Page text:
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Two short-term courses to commence in DU

Considering the demand of industry, DU rolls out a new programme in collaboration with NASSCOM report Vimal Chander Joshi

education Updated: Jun 30, 2010 09:21 IST
Vimal Chander Joshi

Year after year, representatives of the industry have pointed out that the university graduates have to be trained in their jobs before they become ‘employable’. To fix the problem, University of Delhi (DU) has started a new programme in Global Business Foundation Skills (GBFS). This will bring the students closer to industry while they are studying in campus. “We are trying to bridge the gap between academia and industry. We always hear from the industry people that the fresh graduates are normally not employable,” says Prof AK Bakhshi, director, Institute of Life Long Learning (ILLL), DU.

The programme will be run in collaboration with NASSCOM (National Association of Software and Service Companies), which has also designed the curriculum through contributions from the large BPO member companies like Genpact, Accenture, Convergys, Deloitte, Dell and IBM.

The curriculum, spread over 20 weeks, will enrich the students in five diverse aspects which are, industry awareness, business communication skills, customer management, computer skills and a module in campus-to-corporate. The two-hour-long classes would take place every alternate day after the college hours.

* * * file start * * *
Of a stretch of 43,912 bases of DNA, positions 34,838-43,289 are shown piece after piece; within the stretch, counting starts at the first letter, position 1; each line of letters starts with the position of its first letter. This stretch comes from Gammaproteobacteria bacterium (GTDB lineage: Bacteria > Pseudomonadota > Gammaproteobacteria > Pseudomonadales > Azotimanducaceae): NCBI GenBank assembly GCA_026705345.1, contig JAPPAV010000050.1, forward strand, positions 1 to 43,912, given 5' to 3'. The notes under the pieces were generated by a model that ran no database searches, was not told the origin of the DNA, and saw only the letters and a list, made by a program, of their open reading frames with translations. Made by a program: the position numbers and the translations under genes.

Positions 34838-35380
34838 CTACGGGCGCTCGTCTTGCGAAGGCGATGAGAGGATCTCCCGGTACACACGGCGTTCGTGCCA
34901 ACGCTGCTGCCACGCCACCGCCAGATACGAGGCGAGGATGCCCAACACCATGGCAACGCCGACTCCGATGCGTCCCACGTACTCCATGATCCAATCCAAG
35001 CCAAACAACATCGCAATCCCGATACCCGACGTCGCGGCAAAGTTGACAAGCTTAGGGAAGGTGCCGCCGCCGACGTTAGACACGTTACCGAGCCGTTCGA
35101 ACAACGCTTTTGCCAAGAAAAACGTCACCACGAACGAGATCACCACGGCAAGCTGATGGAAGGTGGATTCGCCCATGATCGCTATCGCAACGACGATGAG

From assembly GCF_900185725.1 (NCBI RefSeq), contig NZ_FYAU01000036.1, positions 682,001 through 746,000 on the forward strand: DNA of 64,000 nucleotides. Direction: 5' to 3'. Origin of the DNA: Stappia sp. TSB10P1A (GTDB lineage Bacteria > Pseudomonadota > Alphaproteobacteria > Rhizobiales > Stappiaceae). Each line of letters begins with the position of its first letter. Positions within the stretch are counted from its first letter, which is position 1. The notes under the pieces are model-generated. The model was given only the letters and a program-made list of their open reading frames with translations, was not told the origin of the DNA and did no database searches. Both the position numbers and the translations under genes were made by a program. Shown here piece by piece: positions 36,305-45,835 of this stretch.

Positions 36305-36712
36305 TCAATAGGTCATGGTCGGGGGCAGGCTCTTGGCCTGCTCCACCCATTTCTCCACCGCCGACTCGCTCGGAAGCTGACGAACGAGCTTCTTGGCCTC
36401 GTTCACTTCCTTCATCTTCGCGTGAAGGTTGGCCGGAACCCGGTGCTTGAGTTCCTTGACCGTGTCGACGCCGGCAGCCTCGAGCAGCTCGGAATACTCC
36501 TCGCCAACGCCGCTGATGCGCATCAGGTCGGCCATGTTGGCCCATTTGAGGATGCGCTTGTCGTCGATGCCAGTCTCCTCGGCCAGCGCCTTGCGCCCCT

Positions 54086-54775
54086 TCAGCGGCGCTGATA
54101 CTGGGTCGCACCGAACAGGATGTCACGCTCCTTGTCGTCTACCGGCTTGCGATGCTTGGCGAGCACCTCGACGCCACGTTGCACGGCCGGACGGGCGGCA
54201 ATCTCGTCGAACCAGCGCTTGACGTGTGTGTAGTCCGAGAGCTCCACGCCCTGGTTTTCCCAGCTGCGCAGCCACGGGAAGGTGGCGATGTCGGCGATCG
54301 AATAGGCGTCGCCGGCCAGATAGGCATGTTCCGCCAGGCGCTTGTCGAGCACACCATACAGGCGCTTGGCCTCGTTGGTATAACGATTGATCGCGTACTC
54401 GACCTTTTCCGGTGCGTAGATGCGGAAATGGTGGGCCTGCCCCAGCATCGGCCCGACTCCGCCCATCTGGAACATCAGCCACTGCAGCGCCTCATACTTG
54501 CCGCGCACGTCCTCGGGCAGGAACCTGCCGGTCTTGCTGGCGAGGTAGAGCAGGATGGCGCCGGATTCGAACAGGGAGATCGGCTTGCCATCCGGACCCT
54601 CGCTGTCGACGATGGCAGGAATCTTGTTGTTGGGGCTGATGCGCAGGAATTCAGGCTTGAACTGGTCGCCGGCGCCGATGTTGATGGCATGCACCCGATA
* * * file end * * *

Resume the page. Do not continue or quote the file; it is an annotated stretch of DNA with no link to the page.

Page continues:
In its first run, the programme will begin in five colleges - Khalsa, Deen Dayal Upadhyaya, Maitreyi, Venkateswara and College of Business Studies. You
don't need to be a student of one of these colleges to apply. Any Delhi University student can apply but the number of seats would be restricted to 30-35 per centre.

To gain admission, a diagnostic test will be held before the start of the programme, which will assess their skill levels. Post training, the students will be required to take the final test - NAC (NASSCOM Assessment of Competence).

Faculty in this programme would come from DU who will be trained by the industry partners. The trained teachers, as master trainers, would train other faculty members in the varsity. The programme teachers, in keeping with the need of the curriculum, have been selected from the department of English of the centre colleges.

For research scholars
To ensure that the university's scholars carry out their research work fast, another programme, Information Literacy for Research Competency (ILRC), will be kick-started this August. It aims to familiarise the scholars with information technology which can help them in several ways such as accessing online journals, networking with fellow researchers in other parts of the world and keeping abreast with latest developments at the click of mouse among others.

This 60-hour programme designed in collaboration with library systems of the university will be run at the ILLL campus located opposite to SGTB Khalsa College, north campus. It will train students in blogs, reports and searching for relevant databases. “There is so much information available on Internet but many scholars don’t know how to retrieve it. This course aims to solve that problem,” adds Bakhshi.

The programme is primarily meant for science students who ought to keep abreast of latest updates in the field.

Advanced level of proficiency in English language
The university is set to start another programme known as the advanced level of proficiency in English language. The similar programmes run by the university were at the foundation and intermediate level.

“Programme on English proficiency was highly popular among students. No wonder, we started this programme at just five centres and this year, we will expand its reach to 25 colleges,” adds Bakhshi.